Professor Kane explains, “The Coalition has gradually developed more ‘clout’ on campus as departments and administrators realized that our information about student concerns and how to resolve them are real, well-developed, and add to the overall campus improvement of both undergraduate education and attention to diversity issues.”
The original member groups of the Coalition in the 1990s included the Professional Development Program (PDP), Biology Scholars Program (BSP), College of Chemistry Scholars Program (CoCSP), McNair Scholars Program (McNSP), Multicultural Engineering Program, Physics Scholars Program, and the Student Learning Center (SLC). Unfortunately, not all of the original programs exist today, at least not in the forms they did then, but new groups have come along, including The Compass Project, to fill some of the gaps left behind. Currently, the Coalition programs have individual populations ranging from 10s (Compass) to 650 (Biology Scholars Program) and collectively serve upwards of 800 students at UC Berkeley.
Today, the Coalition is chaired by the co-founder and current director of the Biology Scholars Program, Dr. John Matsui. The faces around the table include assistant deans and faculty (both current and emeritus) from several departments, along with staff members from various undergraduate programs. I am still a new face at the conference table, and the only graduate student, but I am welcomed without question and greeted with unending support. The Coalition is really a mirror image of the community each program strives to create among its students. These people know, or will be there to share in, each other’s successes and failures, ready to lend a hand or a pat on the back wherever they’re needed.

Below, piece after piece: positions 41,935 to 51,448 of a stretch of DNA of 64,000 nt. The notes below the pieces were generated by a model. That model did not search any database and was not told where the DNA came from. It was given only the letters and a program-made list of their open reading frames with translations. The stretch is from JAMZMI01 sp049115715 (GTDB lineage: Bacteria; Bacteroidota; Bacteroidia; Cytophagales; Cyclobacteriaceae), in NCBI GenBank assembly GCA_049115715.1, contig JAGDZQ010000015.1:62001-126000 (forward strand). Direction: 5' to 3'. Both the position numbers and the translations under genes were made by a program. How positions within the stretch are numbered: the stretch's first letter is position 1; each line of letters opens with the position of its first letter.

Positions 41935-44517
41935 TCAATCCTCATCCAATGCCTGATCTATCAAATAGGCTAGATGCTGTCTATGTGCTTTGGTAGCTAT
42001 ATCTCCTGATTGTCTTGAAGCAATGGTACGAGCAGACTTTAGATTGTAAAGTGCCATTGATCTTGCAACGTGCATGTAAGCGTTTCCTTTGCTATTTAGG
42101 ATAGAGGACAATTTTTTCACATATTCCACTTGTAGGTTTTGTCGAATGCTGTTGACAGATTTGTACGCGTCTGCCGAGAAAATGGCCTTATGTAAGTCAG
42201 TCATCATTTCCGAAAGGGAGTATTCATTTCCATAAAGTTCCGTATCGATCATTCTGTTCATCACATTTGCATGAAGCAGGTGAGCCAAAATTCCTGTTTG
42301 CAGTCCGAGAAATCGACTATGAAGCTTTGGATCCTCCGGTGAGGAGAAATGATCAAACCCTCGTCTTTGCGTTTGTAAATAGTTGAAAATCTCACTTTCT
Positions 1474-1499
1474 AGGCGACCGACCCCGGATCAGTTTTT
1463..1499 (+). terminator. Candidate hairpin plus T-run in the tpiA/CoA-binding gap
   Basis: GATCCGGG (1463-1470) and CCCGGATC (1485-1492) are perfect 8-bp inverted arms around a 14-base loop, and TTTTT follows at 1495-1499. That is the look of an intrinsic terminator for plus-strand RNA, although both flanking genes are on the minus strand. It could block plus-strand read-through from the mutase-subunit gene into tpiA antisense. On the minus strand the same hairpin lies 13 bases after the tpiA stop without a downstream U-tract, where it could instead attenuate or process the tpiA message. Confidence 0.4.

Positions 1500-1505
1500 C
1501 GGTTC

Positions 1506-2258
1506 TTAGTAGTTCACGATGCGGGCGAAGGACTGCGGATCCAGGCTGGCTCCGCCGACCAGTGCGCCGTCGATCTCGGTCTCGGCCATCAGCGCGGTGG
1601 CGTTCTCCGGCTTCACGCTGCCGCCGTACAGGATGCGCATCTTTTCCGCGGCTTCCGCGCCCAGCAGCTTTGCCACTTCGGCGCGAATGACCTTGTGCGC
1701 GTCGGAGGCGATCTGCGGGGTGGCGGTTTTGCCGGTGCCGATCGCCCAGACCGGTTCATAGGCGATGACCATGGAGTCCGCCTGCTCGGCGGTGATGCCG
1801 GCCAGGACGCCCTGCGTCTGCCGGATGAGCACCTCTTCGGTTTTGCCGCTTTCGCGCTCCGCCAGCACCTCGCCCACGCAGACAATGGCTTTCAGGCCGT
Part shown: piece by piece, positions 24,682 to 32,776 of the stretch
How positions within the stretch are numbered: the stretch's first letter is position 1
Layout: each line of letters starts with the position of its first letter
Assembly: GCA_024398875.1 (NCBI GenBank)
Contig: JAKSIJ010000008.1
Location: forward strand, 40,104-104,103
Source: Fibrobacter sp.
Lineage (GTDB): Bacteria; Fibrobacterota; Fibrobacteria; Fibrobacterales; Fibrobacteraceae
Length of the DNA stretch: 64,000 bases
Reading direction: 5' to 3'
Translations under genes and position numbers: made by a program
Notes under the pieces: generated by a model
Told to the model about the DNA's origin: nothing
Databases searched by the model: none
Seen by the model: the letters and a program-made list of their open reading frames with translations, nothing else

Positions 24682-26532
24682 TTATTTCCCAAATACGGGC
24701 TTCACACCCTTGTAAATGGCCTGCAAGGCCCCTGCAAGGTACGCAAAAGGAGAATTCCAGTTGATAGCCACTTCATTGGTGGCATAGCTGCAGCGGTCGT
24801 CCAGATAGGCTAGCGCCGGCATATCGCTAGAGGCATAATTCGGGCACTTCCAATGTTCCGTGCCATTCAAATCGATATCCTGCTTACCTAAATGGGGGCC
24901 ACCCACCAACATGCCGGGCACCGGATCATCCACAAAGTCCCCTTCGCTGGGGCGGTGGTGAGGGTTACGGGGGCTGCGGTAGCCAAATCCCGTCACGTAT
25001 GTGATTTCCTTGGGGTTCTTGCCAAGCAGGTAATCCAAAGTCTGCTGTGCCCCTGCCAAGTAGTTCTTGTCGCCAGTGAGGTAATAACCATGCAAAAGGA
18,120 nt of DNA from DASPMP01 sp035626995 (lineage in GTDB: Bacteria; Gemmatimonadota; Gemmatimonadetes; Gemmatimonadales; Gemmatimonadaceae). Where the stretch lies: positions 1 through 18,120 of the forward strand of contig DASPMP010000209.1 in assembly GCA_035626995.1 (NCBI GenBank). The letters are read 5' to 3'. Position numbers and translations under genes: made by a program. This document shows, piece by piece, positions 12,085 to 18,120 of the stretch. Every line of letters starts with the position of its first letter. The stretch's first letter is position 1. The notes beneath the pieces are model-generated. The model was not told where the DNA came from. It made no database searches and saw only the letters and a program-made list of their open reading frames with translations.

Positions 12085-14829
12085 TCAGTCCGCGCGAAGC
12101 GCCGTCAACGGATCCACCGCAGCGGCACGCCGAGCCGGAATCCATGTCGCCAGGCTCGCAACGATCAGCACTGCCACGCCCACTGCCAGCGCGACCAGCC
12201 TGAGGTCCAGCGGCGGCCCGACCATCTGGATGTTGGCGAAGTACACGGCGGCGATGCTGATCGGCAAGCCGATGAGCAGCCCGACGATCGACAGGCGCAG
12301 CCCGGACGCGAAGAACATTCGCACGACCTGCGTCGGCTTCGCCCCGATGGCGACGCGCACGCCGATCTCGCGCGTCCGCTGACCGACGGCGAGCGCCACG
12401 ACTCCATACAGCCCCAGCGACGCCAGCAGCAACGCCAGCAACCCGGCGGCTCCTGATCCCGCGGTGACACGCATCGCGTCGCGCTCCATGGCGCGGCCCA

When I joined The Compass Project last year, as a fourth-generation half-Japanese-half-Jewish male graduate student, I hadn’t spent much time thinking about the problems of under-representation in science. As I like to tell the senior members of the project, “I came for the free Cheeseboard pizza.” Of course, once I got my fill of that delicious Berkeley staple, I ended up teaching in the summer, thinking about Compass initiatives all the time, and now co-chairing the finance committee. And now, every other week or so, I’m also sitting at a conference table in a small room in the back of Stephens Hall with a group of amazing people, discussing the innovative and life-changing programs they struggle and succeed with everyday.
Over the course of the next several posts, I’d like to tell you a little about each of the people in the room and the programs they represent. We’ll start with John Matsui and the Biology Scholars Program he co-founded… next time. So stay tuned.
Keep reading the rest of this series, where Josh highlights the work of each of the Coalites and the programs they represent.